Objective: Rehabilitating people with prefrontal functional impairment has always been challenging. This study examined whether there are functional relationships between prefrontal processes subserved by similar neural regions. The aim was to shed light on the therapeutic potential of training one function to effect changes in another function, a phenomenon called cross-modal stimulation in neurorehabilitation. The study examined risky decision-making by people of high or low odour-identification ability because both processes are subserved by the orbitofrontal regions. Method: This question was examined in a sample of women (n = 44) with high or low odour-identification ability, classified according to their performance on the Odour Identification Test. Their risky decision-making was measured by the Risky Gains Task. Results: The women with better odour-identification ability made more risky decisions. However, there was no such difference on another cognitive task (Choice RT and Suppress Test), the processing of which involves frontal substrates other than the orbitofrontal region. Conclusion: These findings provide preliminary insight into the phenomenon that performance on tests of prefrontal functions could relate to each other if the functions share similar prefrontal substrates.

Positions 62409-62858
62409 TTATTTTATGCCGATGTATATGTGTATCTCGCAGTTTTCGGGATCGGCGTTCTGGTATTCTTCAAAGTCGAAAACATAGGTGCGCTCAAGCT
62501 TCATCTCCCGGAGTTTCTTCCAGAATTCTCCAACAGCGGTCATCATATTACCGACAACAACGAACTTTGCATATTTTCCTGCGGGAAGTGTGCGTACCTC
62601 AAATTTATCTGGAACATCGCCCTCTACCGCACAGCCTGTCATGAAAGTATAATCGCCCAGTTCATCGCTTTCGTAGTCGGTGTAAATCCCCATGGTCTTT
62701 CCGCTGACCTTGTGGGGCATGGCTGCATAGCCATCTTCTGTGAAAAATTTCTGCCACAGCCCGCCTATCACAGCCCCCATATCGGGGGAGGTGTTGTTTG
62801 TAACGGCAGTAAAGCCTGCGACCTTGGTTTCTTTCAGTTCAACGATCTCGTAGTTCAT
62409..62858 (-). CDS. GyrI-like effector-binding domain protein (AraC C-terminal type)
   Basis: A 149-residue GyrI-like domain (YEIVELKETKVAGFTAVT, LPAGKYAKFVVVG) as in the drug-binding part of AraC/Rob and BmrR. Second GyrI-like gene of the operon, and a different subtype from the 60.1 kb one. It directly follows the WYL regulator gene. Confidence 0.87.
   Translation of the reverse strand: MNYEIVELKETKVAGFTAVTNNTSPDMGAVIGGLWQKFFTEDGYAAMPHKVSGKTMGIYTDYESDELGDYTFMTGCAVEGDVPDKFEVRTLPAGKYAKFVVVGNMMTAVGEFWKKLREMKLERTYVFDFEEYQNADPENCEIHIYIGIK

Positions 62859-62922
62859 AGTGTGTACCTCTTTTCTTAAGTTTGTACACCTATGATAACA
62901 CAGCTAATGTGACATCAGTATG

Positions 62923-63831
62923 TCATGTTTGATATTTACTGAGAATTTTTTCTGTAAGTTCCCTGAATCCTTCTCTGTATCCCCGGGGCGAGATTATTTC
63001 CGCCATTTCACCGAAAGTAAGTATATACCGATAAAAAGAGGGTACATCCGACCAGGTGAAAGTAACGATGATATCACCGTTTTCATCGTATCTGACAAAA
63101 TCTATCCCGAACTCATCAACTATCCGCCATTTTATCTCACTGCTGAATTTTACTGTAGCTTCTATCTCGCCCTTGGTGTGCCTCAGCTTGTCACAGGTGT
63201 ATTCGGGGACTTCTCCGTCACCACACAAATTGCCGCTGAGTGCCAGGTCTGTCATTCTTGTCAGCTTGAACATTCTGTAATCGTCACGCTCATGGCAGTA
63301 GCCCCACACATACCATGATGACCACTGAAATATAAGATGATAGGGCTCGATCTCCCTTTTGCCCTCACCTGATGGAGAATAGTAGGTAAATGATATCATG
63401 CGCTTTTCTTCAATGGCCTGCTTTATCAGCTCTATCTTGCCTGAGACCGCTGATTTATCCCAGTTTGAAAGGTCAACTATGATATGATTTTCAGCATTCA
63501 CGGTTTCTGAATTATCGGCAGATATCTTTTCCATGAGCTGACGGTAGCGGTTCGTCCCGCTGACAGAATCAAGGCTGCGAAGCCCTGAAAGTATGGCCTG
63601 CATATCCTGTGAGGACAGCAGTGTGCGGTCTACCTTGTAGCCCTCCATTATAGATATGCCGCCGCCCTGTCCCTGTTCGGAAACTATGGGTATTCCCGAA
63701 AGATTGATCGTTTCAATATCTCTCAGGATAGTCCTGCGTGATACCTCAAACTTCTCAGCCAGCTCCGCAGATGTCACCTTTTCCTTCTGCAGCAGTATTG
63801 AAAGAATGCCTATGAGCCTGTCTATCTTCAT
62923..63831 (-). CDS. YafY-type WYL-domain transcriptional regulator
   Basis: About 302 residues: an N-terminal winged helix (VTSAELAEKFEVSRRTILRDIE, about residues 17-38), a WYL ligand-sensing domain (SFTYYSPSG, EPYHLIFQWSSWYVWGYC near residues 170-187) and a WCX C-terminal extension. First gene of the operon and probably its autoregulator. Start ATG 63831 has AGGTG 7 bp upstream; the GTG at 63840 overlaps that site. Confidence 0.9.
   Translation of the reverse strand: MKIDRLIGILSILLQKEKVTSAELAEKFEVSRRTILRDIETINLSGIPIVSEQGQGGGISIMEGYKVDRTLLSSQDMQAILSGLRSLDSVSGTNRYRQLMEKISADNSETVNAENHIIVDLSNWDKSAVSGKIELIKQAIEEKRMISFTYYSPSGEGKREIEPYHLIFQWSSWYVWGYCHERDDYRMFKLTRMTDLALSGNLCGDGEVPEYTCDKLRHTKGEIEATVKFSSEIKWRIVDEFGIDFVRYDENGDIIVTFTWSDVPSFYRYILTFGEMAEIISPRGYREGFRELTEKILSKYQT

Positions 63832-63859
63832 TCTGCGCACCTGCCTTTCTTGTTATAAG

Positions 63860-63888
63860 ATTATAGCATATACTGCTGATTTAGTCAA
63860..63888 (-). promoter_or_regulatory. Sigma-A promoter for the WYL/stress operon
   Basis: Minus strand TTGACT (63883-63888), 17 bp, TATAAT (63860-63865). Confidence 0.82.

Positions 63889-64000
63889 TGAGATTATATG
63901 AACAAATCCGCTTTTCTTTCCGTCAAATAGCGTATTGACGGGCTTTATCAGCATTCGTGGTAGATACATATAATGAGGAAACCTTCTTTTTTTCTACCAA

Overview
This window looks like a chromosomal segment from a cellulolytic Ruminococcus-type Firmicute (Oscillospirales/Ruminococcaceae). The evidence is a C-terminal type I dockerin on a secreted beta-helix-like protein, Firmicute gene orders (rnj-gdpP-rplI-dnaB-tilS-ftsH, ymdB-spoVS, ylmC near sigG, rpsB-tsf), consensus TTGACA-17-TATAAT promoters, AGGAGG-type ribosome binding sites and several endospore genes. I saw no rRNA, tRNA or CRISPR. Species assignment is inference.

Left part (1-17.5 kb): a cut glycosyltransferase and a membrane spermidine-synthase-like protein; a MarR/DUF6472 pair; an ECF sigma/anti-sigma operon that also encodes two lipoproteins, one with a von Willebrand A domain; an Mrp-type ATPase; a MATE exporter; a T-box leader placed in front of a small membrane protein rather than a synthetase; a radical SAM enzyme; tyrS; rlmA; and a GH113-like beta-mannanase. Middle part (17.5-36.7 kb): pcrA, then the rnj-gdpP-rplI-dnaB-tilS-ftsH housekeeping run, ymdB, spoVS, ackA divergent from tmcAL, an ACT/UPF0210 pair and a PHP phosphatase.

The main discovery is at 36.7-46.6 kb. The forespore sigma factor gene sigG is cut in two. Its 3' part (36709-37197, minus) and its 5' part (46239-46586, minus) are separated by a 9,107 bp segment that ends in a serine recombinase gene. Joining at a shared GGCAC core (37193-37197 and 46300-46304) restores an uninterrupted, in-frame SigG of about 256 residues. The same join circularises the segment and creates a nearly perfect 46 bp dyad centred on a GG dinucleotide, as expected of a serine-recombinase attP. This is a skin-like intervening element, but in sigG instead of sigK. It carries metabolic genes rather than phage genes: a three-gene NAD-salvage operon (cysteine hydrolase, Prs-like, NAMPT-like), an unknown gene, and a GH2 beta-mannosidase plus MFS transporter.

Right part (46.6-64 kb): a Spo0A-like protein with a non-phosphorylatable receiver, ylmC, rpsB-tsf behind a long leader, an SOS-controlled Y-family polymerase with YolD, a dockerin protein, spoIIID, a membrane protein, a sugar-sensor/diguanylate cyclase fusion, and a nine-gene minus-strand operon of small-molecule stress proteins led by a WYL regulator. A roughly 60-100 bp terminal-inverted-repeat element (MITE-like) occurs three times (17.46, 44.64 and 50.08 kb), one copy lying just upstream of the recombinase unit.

- Cognitive rehabilitation
- Frontal regions
- Risky decision-making
ASJC Scopus subject areas
- Physical Therapy, Sports Therapy and Rehabilitation